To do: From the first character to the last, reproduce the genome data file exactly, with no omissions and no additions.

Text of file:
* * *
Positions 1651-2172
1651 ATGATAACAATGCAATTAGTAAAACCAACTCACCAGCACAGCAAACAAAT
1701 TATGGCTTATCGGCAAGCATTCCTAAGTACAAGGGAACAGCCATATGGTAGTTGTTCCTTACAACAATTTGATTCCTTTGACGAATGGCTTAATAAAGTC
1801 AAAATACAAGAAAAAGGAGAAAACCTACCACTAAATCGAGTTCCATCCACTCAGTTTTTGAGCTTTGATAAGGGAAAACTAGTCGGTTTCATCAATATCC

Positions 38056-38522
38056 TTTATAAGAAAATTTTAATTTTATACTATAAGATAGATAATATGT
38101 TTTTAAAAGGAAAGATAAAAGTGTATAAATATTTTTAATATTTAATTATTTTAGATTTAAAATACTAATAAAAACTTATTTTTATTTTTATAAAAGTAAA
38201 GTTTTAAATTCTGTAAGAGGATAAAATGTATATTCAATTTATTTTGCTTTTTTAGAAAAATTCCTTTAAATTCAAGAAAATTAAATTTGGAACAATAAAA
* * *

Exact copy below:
Positions 1651-2172
1651 ATGATAACAATGCAATTAGTAAAACCAACTCACCAGCACAGCAAACAAAT
1701 TATGGCTTATCGGCAAGCATTCCTAAGTACAAGGGAACAGCCATATGGTAGTTGTTCCTTACAACAATTTGATTCCTTTGACGAATGGCTTAATAAAGTC
1801 AAAATACAAGAAAAAGGAGAAAACCTACCACTAAATCGAGTTCCATCCACTCAGTTTTTGAGCTTTGATAAGGGAAAACTAGTCGGTTTCATCAATATCC

Positions 38056-38522
38056 TTTATAAGAAAATTTTAATTTTATACTATAAGATAGATAATATGT
38101 TTTTAAAAGGAAAGATAAAAGTGTATAAATATTTTTAATATTTAATTATTTTAGATTTAAAATACTAATAAAAACTTATTTTTATTTTTATAAAAGTAAA
38201 GTTTTAAATTCTGTAAGAGGATAAAATGTATATTCAATTTATTTTGCTTTTTTAGAAAAATTCCTTTAAATTCAAGAAAATTAAATTTGGAACAATAAAA